Preposterous Programming

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<cheater99> is there a programming paradigm which could be described as "preposterous programming"?
<cheater99> objects make false statements about other objects
<cheater99> then those other objects have to unwind all that fuckedupness
<cheater99> A.doesObjectImplement(B, 'Interface1') |-> True  //   B does not really implement Interface 1.
<oerjan> well there is _now_
<cheater99> B.doesObjectHave(A, 'foo') |-> False // Although == 24
<cheater99> object C trusts A more than it trusts B
<cheater99> C asks A stuff about B
<cheater99> A's strategy is for B to not be used and for D to be used instead
<cheater99> this is because directly asked B would always say "i can do it!"
<cheater99> therefore C asks A which is judgemental 
<cheater99> in this case A is B's moral judge
<cheater99> of course, A will also be judgemental of B if it doesn't even have a pointer to B
<cheater99> because A is preposterous, just like B is
<Phantom_Hoover> That is what is known as "terribly maintained code".
<cheater99> alternatively, A could defer judgement to E, which might or might not be telling the truth
<cheater99> and then, A could be doing heavy interpretation of E's answer, too
<cheater99> can i add that to the wiki?
<cheater99> oerjan: ^
<oerjan> probably

The idea is that your object has to rely on other objects that mostly work as some sort of decorator or proxy to access further objects in your program. Each object you have only relies on the objects closest to it and it accesses the object it wants to use by implicitly traversing the social network. That is, say there's an object A that wants to print something. A.friends={C}. A asks C for the best printer for his job. Of course, C knows about PrintEverythingForFreeAtTheBestQualityEver. However he returns PrintBlackAndWhiteForFiveDollars because C gets a resource from PrintBlackAndWhiteForFiveDollars. Therefore, since C's strategy is to get as many resources as it can, it will give A the reference to that object which is less optimal for A but which produces a measurable gain for C.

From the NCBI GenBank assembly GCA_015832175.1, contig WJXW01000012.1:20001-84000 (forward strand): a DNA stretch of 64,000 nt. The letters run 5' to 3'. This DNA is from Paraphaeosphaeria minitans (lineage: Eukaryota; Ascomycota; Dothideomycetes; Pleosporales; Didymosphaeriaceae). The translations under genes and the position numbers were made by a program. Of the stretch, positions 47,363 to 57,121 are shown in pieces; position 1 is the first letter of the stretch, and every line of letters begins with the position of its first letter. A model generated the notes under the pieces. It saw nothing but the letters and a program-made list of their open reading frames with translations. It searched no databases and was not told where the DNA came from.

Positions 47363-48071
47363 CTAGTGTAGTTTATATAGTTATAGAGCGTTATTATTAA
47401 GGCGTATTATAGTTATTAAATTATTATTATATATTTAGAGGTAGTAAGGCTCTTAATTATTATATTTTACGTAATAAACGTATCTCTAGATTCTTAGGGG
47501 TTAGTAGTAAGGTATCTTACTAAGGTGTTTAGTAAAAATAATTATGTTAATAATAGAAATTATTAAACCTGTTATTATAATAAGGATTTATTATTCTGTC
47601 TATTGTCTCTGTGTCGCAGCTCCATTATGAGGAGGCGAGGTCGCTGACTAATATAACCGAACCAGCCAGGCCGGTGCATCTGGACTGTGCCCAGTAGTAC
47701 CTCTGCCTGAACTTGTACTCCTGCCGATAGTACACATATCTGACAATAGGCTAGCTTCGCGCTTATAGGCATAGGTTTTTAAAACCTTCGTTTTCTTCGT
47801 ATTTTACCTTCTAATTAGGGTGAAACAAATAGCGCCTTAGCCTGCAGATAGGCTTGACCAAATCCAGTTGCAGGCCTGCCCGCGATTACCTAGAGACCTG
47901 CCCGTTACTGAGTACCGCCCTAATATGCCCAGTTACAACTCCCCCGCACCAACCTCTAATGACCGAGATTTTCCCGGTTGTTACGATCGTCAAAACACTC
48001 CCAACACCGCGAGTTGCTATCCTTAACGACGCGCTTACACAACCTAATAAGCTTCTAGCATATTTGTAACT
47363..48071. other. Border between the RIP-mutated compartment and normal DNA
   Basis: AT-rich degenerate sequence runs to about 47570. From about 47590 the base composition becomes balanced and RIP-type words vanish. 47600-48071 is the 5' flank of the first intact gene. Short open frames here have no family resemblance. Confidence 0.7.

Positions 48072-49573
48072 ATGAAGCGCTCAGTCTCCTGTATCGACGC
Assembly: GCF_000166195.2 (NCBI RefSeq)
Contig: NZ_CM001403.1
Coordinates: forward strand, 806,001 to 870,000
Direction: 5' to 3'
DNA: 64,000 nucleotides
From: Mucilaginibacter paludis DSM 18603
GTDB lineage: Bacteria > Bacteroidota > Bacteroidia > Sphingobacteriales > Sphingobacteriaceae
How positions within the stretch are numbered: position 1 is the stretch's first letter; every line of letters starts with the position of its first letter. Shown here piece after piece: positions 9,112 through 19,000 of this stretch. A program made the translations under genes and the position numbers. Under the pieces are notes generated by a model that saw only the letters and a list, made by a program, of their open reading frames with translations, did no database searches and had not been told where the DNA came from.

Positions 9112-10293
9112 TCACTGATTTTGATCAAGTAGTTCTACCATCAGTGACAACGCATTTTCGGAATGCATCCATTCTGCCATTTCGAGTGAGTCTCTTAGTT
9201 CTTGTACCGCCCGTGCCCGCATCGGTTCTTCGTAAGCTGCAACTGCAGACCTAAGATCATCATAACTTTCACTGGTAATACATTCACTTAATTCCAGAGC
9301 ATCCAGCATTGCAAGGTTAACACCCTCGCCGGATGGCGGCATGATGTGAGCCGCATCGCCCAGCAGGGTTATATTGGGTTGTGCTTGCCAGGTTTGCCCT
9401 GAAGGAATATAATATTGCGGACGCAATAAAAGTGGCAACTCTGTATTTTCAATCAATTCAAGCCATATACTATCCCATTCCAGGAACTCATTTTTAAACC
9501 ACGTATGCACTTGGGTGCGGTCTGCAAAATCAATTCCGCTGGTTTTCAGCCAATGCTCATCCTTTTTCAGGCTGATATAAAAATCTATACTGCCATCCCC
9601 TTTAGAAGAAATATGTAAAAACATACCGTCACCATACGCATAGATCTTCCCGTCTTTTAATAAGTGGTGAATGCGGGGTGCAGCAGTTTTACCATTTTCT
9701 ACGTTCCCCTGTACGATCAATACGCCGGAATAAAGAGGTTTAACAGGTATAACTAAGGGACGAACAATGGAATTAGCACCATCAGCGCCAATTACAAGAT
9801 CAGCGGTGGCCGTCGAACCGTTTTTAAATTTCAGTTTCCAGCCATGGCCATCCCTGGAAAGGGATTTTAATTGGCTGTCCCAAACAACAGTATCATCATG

Of course not everyone is a manipulative liar like C and the object D will be fairly truthful. A can find out about D through social networks that extend from C. However, C might lie to A about the truthfulness of D. On the other hand C might already be confused about the truthfulness value of D (that is, C's effectively observed value is far from the real value that D has in itself).

The universe observed by an object does not equal the real situation unless all objects in the universe are completely truthful and logical.

An object is not logical if, when used to interface other objects, it creates statements that are not coherent, or ones that are in opposition (e.g. you can derive from asking H about the world that K.x=2 and K.x=3).

Naturally the universe observed changes with every request, because the whole social network chain has to be engaged, creating in turn a stochastic propagation delay. Compare flip-flop based PLL oscillator.

This paradigm naturally describes real-world situations where there is a limited supply of resource available and a limitless supply of tasks. It also goes on to include, naturally, the fallacies of supercomputing and networking.

See also: Preposterous Programming Language , for a way to convert this idea to a real programming language


  1. suppose all objects are logical. Does the universe, as observed by an object, follow the holographic principle? That is, can an object's view of the world be used to completely reconstruct the whole universe?
  2. Some universes will oscillate. Explore this phenomenon.
  3. Can a Turing-complete language be produced in this paradigm?
  4. The fuzziness of the algorithms written in this paradigm might mean an interesting twist on e.g. sorting which doesn't always work well if we're trying to find the best possible situation. Where is this applicable?
  5. The fact that C takes A's request and tells it what to do makes C a resource manager of A's request. Where is this applicable?